According to the analysis, modest assumptions about increased leverage ratios would lead to projected overall finance levels in 2020 above US$100 billion. We are confident we will meet the US$100 billion goal from a variety of sources, and reaffirm our commitment to doing so through the range of actions outlined in this Roadmap.
We recognise that adaptation is a priority for many developing countries. The OECD (2016) analysis indicates that the amount of public adaptation finance (bilateral and attributed multilateral) is projected to at least double in volume between 2013-14 and 2020.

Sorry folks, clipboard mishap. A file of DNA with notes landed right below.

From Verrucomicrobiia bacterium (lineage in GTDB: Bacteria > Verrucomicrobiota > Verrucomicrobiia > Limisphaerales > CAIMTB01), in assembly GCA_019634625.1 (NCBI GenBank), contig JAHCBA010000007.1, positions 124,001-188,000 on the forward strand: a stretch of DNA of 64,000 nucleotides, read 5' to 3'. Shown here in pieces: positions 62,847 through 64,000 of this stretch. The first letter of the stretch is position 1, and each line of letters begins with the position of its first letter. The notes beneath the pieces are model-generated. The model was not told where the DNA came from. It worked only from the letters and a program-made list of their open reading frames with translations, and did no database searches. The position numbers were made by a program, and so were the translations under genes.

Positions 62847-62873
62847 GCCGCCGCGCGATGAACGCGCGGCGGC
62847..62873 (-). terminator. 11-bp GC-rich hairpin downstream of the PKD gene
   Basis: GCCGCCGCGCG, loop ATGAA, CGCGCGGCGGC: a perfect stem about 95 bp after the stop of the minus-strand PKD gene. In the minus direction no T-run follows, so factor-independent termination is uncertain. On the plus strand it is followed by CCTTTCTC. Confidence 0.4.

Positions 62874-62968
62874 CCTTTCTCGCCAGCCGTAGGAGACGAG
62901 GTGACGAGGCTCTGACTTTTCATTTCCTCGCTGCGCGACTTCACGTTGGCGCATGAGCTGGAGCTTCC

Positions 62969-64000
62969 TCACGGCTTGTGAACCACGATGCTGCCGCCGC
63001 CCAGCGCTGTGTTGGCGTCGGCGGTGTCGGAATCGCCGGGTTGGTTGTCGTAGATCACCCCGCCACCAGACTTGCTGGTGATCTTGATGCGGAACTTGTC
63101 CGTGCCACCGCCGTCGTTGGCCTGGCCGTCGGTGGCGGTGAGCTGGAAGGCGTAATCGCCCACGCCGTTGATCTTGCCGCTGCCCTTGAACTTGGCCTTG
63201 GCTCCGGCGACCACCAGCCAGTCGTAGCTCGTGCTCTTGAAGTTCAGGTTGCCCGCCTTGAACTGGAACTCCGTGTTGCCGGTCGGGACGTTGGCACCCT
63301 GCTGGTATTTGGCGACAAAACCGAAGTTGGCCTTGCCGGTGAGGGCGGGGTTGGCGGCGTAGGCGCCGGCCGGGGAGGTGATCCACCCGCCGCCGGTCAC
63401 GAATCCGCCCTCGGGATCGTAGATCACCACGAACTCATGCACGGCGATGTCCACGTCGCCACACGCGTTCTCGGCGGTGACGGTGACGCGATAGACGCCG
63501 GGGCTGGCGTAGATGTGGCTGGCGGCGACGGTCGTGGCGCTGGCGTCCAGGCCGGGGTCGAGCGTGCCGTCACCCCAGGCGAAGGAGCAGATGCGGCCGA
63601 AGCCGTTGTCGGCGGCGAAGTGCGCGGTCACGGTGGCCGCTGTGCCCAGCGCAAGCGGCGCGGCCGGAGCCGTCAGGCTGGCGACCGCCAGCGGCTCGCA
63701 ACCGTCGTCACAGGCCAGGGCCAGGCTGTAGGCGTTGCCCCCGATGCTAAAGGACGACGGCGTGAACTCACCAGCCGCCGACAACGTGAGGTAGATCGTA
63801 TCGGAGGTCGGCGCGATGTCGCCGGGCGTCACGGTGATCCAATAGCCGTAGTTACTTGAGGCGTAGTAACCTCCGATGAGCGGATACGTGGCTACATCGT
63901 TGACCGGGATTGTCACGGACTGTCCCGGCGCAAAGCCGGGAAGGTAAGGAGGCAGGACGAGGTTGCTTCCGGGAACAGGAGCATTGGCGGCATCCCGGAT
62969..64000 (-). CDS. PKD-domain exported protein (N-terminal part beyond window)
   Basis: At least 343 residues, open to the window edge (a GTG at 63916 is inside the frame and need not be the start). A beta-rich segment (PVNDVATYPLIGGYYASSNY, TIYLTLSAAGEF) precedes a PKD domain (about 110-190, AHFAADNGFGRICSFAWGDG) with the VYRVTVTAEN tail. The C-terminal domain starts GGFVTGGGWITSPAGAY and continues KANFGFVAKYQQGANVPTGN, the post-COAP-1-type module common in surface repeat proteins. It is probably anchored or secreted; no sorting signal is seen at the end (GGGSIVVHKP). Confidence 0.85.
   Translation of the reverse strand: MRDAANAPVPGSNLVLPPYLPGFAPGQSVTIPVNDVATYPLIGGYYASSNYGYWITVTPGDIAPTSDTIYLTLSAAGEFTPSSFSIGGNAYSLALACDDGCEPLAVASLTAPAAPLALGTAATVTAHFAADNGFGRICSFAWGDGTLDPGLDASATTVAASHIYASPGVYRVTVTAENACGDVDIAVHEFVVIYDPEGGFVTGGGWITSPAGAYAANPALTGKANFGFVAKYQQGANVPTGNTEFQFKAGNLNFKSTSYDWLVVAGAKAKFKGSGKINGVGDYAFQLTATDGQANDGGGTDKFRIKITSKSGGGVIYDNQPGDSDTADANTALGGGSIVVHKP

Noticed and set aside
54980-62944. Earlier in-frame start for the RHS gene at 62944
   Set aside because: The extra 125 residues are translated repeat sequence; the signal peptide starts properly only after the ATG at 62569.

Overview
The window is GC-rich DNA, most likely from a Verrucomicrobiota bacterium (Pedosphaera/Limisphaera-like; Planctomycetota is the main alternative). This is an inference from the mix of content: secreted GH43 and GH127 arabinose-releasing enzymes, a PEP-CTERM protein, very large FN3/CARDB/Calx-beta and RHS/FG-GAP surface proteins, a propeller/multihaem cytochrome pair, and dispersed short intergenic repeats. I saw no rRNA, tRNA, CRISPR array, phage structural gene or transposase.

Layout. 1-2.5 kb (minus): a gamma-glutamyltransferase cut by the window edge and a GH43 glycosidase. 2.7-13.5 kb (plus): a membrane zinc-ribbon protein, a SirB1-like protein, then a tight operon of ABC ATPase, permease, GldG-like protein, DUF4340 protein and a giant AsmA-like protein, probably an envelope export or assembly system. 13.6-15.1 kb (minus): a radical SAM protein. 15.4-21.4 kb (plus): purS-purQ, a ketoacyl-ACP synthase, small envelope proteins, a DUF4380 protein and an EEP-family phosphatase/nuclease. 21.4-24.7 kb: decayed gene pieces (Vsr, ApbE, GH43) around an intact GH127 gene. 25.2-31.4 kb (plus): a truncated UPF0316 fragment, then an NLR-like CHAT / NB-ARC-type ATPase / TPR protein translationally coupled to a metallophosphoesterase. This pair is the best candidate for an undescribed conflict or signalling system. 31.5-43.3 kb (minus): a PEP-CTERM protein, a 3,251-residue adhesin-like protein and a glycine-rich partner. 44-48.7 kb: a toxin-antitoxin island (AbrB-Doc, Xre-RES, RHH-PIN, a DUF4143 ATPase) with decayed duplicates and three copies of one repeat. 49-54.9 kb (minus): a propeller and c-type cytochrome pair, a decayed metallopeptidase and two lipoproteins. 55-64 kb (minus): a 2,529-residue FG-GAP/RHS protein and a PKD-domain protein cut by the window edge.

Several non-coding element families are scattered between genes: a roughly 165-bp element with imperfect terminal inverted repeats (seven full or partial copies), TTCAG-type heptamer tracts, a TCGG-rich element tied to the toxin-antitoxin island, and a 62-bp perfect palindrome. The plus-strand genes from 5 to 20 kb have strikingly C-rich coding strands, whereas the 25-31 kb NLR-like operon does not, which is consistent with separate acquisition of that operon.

Developed countries are committed to the US$100 billion goal, and are confident we will meet it.
Projected finance levels in 2020
Climate finance projections as per the roadmap that’s been presented by donor countries in October. Source: OECD
This Roadmap sets out the range of actions we will take and are taking to get there, including to:
- Fulfil our pledges and make further efforts to scale-up climate finance, and significantly increase finance for adaptation, in line with the priorities expressed by developing countries
- Help developing countries to develop and implement ambitious mitigation contributions and adaptation plans that are essential to attract investment
- Work with developing countries to address the barriers associated with access to climate finance, and to build institutional capacity and strengthen policy environments